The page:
and I would like to look like a tree with a lot of words instead of leaves. I haven't been very sucessful yet but every metamorphosis takes some time.
my favourite words

tightrope walker
unctuous liver



my stories

In the Park

In the Coffee Cup



interesting weblogs

Yet Another Graphomaniacs Compendium

Velký Zpevník

other links

K.H. Macha

An open letter to bloggdom

the sea, the sea

is a either a tree or a blog

A Door
here enter the real world
Meaning and other marginalia



Euphoria, hallucination and incoherence characterize the experience of taking hashish. One of the first people to experiment with it in Europe was Dr. Jacques Joseph Moreau who reports on its effects for medical reasons. When he needed guinea pigs to explore the matter further he turned to French philosopher, writer and journalist Theophile Gautier - a man at the heart of Romanticism, which was at that time (middle of 19th century) a current movement, (manifest art for art's sake) who together with other famous French writers tried hashish in regular meeting of a club established especially for this purpose: Dumas, Nerval, Hugo, Balzac, Baudelaire, Delacroix
Charles Baudelaire didn't use it regularly because he "felt much repugnance for that sort of happiness bought at the chemists and taken away in the vest pocket and he compared the ecstasy it induces to that of a maniac for whom painted canvas and rough drop-scenes take the place of real furniture and gardens balmy with the scent of genuine flowers"
but he wrote about his experience with Hashish:
"At first, a certain absurd irresistible hilarity overcomes you. The most ordinary words, the simplest ideas assume and new and bizarre aspect.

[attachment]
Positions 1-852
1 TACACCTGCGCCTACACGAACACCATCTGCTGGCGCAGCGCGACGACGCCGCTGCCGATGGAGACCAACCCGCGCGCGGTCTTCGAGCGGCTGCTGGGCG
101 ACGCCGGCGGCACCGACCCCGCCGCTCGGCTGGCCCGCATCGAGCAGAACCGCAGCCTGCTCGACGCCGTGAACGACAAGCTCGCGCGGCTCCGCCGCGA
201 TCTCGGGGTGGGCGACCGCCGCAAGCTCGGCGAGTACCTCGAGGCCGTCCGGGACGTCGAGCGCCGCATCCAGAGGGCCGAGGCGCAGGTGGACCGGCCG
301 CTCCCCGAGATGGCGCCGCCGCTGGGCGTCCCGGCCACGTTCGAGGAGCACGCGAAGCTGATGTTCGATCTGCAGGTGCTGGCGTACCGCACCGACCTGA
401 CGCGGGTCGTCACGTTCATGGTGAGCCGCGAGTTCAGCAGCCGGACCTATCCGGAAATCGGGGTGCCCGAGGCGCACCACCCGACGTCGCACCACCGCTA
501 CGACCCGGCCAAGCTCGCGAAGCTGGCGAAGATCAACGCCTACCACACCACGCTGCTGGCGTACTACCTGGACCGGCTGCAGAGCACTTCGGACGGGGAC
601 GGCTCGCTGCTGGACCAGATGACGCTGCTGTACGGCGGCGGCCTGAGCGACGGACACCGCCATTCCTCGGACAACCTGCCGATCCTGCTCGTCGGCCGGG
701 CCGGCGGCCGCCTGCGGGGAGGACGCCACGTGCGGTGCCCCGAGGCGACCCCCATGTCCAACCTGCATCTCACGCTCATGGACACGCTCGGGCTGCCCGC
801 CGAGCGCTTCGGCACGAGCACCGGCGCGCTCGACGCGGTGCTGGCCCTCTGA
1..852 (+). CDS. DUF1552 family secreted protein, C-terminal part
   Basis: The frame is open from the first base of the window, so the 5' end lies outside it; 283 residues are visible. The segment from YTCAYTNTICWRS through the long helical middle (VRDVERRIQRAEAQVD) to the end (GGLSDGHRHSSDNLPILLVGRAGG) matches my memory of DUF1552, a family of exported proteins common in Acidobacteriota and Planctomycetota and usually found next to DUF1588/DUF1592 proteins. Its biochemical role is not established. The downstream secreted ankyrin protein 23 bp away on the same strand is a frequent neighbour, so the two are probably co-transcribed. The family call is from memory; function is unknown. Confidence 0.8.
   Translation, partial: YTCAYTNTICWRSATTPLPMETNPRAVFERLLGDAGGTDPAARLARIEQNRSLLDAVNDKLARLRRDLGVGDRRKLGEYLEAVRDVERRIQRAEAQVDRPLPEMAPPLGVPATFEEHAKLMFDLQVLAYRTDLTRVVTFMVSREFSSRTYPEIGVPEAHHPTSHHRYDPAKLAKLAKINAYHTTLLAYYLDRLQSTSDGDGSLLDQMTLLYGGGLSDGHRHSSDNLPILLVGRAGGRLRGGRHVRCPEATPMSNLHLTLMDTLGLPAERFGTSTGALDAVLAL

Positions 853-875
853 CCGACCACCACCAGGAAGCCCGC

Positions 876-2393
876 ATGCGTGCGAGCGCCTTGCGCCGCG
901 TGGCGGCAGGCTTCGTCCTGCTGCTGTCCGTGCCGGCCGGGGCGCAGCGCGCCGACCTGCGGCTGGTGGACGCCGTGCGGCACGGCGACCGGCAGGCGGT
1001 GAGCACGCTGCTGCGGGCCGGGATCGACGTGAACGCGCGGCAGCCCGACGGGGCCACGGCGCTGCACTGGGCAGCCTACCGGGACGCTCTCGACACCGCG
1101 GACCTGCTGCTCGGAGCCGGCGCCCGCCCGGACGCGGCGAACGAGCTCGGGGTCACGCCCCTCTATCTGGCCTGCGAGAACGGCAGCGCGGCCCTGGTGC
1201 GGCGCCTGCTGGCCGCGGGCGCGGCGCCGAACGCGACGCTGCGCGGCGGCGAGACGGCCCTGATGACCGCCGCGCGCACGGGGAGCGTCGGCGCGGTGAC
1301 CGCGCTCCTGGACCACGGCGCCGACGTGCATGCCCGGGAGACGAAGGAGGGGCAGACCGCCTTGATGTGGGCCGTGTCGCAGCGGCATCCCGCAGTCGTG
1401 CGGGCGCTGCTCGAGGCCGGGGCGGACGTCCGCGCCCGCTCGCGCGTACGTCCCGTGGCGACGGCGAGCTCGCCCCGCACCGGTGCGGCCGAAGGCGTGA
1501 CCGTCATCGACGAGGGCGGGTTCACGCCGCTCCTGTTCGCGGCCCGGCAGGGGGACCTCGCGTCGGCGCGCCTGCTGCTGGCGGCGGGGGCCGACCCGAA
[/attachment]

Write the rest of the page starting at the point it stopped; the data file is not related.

Next your senses become extraordinarily keen and acute. Your sight is infinite. Your ear can discern the lightest perceptible sound, even through the shrillest of noises. In sounds there is colour, in colours there is music, ....You are sitting and smoking, you believe that you are sitting in your pipe and that your pipe is smoking you, you are exhaling yourself in bluish clouds. This fantasy goes on for eternity. A lucid interval, and a great expenditure of effort, permit you to look at the clock. The eternity turns out to have been only one minute.
The third something beyond description. It is what Orientals call 'kef' - it is complete happiness. There is nothing whirling and tumultuous about it. It is a calm and placid beautitude. Every philosophical problem is resolved. Every difficult question that presents a point of contention for theologians, and brings despair to thoughtful people, becomes clear and transparent. Every contradiction is reconciled. We have surpassed the gods."


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Friday, November 01, 2002 1:19 PM

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